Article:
Please use this identifier to cite or link to this item: https://hdl.handle.net/10356/154389
Title: Making waves : wastewater surveillance of SARS-CoV-2 for population-based health management
Authors: Thompson, Janelle R. 
Nancharaiah, Yarlagadda V.
Gu, Xiaoqiong
Lee, Wei Lin
Rajal, Verónica Beatriz
Haines, Monamie Bhadra
Girones, Rosina
Ng, Lee Ching
Alm, Eric J.
Wuertz, Stefan
Keywords: Engineering::Environmental engineering
Issue Date: 2020
Source: Thompson, J. R., Nancharaiah, Y. V., Gu, X., Lee, W. L., Rajal, V. B., Haines, M. B., Girones, R., Ng, L. C., Alm, E. J. & Wuertz, S. (2020). Making waves : wastewater surveillance of SARS-CoV-2 for population-based health management. Water Research, 184, 116181-. https://dx.doi.org/10.1016/j.watres.2020.116181
Journal: Water Research
Abstract: Worldwide, clinical data remain the gold standard for disease surveillance and tracking. However, such data are limited due to factors such as reporting bias and inability to track asymptomatic disease carriers. Disease agents are excreted in the urine and feces of infected individuals regardless of disease symptom severity. Wastewater surveillance - that is, monitoring disease via human effluent - represents a valuable complement to clinical approaches. Because wastewater is relatively inexpensive and easy to collect and can be monitored at different levels of population aggregation as needed, wastewater surveillance can offer a real-time, cost-effective view of a community's health that is independent of biases associated with case-reporting. For SARS-CoV-2 and other disease-causing agents we envision an aggregate wastewater-monitoring system at the level of a wastewater treatment plant and exploratory or confirmatory monitoring of the sewerage system at the neighborhood scale to identify or confirm clusters of infection or assess impact of control measures where transmission has been established. Implementation will require constructing a framework with collaborating government agencies, public or private utilities, and civil society organizations for appropriate use of data collected from wastewater, identification of an appropriate scale of sample collection and aggregation to balance privacy concerns and risk of stigmatization with public health preservation, and consideration of the social implications of wastewater surveillance.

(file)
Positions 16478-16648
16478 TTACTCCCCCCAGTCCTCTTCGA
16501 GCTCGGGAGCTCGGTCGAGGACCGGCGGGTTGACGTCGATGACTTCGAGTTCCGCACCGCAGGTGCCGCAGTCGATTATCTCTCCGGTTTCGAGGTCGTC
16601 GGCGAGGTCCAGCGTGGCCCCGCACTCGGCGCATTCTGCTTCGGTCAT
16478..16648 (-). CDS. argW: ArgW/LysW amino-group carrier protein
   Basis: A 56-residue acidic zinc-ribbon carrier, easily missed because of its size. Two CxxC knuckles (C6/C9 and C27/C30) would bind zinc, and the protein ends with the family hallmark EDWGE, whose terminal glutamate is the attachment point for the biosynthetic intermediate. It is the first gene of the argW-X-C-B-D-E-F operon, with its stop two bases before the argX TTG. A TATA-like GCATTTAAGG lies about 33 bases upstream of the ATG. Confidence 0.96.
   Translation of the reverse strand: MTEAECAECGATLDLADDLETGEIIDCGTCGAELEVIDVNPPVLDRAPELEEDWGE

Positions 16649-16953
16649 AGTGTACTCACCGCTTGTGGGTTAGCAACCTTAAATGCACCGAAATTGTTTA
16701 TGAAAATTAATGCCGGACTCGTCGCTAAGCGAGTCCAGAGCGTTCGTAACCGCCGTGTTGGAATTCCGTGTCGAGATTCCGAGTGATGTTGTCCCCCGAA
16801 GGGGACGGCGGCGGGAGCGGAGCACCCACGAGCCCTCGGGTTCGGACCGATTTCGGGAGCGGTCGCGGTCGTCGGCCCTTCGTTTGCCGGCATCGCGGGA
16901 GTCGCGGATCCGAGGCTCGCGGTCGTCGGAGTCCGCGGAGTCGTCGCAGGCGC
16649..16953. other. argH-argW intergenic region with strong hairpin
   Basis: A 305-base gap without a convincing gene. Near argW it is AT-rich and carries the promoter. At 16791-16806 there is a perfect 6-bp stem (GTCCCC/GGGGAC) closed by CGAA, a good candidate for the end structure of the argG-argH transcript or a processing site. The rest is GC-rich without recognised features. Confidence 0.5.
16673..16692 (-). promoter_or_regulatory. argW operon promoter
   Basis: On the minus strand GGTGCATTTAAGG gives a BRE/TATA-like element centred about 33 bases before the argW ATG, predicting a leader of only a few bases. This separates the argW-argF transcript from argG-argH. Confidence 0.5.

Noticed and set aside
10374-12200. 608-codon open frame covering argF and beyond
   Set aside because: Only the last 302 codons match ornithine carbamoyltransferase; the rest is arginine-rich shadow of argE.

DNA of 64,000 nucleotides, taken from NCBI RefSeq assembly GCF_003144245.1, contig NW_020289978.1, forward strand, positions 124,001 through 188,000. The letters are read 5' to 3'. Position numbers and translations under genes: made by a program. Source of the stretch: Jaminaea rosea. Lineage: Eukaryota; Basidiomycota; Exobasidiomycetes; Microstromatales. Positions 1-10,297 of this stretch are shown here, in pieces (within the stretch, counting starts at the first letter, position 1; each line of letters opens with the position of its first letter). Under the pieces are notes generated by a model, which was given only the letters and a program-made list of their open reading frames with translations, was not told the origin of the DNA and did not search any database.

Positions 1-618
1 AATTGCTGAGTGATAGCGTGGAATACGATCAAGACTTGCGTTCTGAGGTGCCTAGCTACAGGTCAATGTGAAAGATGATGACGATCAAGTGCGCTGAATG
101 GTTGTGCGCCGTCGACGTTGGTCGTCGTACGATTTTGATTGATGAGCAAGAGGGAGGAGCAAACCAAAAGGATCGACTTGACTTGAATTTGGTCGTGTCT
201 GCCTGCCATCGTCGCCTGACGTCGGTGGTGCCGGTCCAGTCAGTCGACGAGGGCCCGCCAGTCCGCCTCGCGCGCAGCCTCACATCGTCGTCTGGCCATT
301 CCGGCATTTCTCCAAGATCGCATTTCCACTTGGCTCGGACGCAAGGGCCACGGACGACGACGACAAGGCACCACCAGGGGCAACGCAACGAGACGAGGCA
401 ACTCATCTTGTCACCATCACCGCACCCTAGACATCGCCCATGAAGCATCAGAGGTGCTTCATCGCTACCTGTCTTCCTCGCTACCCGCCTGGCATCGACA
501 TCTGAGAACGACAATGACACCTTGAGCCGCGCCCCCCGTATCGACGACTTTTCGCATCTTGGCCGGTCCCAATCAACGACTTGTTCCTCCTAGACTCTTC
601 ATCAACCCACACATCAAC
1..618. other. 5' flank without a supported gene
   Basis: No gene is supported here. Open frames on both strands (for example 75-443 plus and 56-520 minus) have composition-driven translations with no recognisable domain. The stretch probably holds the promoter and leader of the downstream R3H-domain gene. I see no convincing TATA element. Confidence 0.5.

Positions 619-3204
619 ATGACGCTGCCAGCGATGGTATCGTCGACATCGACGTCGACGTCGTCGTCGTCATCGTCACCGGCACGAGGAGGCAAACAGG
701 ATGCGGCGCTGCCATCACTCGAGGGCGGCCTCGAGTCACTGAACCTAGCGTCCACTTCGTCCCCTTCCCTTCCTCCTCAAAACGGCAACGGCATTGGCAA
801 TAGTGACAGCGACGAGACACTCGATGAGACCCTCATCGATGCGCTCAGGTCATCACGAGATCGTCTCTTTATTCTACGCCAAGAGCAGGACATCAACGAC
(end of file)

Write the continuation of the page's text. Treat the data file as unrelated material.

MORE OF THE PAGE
URI: https://hdl.handle.net/10356/154389
ISSN: 0043-1354
DOI: 10.1016/j.watres.2020.116181
Rights: © 2020 Elsevier Ltd. All rights reserved.
Fulltext Permission: none
Fulltext Availability: No Fulltext
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